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Migration history and stock structure of two putatively diadromous teleost fishes, as determined by genetic and otolith chemistry analyses

Schmidt, Daniel J., Crook, David A., Macdonald, Jed I., Huey, Joel A., Zampatti, Brenton P., Chilcott, Stuart, Raadik, Tarmo A. and Hughes, Jane M. (2014). Migration history and stock structure of two putatively diadromous teleost fishes, as determined by genetic and otolith chemistry analyses. Freshwater Science,33(1):193-206.

Document type: Journal Article
Citation counts: Scopus Citation Count Cited 3 times in Scopus Article | Citations

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IRMA ID 84376995xPUB35
Title Migration history and stock structure of two putatively diadromous teleost fishes, as determined by genetic and otolith chemistry analyses
Author Schmidt, Daniel J.
Crook, David A.
Macdonald, Jed I.
Huey, Joel A.
Zampatti, Brenton P.
Chilcott, Stuart
Raadik, Tarmo A.
Hughes, Jane M.
Journal Name Freshwater Science
Publication Date 2014
Volume Number 33
Issue Number 1
ISSN 2161-9565   (check CDU catalogue open catalogue search in new window)
Scopus ID 2-s2.0-84896332054
Start Page 193
End Page 206
Total Pages 14
Place of Publication United States of America
Publisher Society for Freshwater Science
HERDC Category C1 - Journal Article (DIISR)
Keywords Micosatellites
Mitochondrial DNA
Otolith chemistry
Sr isotopes
Migration
Standardized FST
Pseudaphritidae
Galaxiidae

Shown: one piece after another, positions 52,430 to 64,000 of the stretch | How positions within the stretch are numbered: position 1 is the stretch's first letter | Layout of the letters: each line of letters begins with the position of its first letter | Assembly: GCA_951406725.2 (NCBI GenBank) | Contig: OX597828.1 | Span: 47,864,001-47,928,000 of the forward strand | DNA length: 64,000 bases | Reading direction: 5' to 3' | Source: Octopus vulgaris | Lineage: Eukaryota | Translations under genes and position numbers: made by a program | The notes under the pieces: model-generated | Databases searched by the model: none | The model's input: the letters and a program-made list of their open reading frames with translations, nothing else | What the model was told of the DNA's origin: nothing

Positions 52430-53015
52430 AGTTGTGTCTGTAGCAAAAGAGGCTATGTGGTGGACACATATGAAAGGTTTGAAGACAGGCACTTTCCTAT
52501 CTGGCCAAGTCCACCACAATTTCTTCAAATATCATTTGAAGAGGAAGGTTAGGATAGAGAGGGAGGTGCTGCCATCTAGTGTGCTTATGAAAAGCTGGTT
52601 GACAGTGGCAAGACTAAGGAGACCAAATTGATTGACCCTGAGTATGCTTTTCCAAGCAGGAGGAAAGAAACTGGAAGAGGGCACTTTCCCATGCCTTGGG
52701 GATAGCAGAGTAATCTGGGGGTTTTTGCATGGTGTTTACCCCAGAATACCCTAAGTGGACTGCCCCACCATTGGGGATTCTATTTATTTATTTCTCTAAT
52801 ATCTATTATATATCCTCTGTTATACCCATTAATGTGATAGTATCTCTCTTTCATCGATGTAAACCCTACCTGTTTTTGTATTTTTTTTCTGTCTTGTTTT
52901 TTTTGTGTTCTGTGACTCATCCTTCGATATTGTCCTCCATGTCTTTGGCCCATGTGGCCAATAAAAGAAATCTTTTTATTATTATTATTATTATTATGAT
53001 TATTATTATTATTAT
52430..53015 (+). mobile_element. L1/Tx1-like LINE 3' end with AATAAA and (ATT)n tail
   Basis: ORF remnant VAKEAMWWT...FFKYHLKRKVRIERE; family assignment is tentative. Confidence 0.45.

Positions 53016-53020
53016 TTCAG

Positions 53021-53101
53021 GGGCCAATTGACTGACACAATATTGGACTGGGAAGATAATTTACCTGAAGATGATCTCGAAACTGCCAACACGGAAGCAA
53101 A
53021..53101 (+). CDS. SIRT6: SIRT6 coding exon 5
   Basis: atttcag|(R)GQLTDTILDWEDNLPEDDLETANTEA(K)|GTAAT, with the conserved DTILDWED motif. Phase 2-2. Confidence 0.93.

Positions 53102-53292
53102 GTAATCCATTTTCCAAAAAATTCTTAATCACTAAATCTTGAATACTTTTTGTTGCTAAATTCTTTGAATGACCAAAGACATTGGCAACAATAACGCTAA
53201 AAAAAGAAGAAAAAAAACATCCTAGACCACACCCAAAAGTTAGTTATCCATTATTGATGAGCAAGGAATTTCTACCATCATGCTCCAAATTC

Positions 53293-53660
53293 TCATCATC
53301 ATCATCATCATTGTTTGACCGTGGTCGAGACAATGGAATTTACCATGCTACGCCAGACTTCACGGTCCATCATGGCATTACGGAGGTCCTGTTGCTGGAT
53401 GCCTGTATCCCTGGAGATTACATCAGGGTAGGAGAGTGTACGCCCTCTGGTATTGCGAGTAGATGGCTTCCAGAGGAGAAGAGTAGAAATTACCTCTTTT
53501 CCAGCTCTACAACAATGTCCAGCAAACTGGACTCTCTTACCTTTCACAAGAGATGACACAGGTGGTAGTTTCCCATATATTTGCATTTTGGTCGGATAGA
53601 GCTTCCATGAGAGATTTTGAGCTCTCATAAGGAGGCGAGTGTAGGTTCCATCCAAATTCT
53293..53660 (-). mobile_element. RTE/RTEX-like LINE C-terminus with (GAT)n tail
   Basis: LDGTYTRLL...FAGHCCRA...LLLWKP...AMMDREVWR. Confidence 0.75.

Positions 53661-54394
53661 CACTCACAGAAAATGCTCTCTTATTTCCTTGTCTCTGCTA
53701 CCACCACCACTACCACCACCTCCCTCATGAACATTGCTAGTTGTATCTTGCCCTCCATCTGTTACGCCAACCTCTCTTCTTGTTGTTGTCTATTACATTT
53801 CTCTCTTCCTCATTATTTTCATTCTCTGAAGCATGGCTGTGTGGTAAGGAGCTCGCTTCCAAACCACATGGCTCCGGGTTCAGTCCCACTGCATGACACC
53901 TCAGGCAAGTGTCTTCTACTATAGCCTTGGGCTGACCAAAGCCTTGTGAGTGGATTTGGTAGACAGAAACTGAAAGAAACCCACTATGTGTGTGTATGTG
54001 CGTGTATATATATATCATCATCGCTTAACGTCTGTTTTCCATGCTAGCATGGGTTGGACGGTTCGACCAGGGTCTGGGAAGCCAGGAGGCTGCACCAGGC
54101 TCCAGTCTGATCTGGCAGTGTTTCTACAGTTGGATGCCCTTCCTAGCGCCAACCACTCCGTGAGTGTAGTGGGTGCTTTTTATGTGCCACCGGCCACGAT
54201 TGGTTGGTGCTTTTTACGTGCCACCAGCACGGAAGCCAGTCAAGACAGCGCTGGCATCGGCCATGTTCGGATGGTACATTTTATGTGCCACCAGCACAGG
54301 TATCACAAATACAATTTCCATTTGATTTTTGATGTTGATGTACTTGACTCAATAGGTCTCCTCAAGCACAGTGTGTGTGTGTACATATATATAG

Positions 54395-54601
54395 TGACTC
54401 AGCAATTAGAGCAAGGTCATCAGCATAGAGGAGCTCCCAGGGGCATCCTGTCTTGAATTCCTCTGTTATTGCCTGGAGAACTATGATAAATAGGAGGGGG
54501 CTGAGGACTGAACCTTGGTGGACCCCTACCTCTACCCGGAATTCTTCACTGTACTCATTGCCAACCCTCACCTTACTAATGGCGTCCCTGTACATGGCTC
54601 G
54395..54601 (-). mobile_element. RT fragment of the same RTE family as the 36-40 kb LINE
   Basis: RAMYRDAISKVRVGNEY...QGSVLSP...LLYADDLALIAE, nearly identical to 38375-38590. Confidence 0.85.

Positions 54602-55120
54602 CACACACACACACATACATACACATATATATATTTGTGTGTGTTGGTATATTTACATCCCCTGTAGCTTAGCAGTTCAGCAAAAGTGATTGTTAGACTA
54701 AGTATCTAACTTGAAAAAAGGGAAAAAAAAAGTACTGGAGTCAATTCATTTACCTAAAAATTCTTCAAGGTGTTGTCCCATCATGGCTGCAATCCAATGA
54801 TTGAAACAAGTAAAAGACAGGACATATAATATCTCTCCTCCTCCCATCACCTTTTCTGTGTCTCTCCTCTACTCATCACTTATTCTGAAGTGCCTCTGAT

DOI http://dx.doi.org/10.1086/674796   (check subscription with CDU E-Gateway service for CDU Staff and Students  check subscription with CDU E-Gateway in new window)
Additional Notes Migratory life cycles and population structure of 2 putatively diadromous Australian fishes were examined using otolith chemistry (87Sr/86Sr) and genetics (microsatellites and mitochondrial deoxyribonucleic acid [mtDNA]). Australian whitebait (Lovettia sealii) is widely considered to be one of only a few anadromous fish species in the southern hemisphere. The congolli or tupong (Pseudaphritis urvillii) is reported to undertake an unusual form of sexually segregated catadromous migration, where females switch habitats between marine and freshwater, while males remain in marine or estuarine environments. Sr-isotope profiles of L. sealii showed this species does not move into fully freshwater habitats during its life cycle, suggesting it should be considered semi-anadromous or estuarine-dependent, rather than truly anadromous. This life-history strategy is unique among the Galaxiidae. Lovettia sealii is regionally divided into at least 3 well differentiated genetic stocks: northern and southern Tasmanian coasts and mainland Australia. Sr-isotope profiles of P. urvillii showed that females are catadromous, with the early life history spent in the marine environment and a single migratory transition from marine to freshwater occurring at an early point in the life history. Lack of bidirectional adult migration between freshwater and the sea suggests that female P. urvillii are semelparous, returning to the marine habitat to mate with resident males after an extended period of freshwater residence. Pseudaphritis exhibit weak genetic structure across their mainland range. An isolation-by-distance relationship describes the genetic structure of this species, a pattern it shares with several other nearshore-restricted catadromous fishes.
Description for Link Link to publisher's version
URL http://www.jstor.org/stable/10.1086/674796
 
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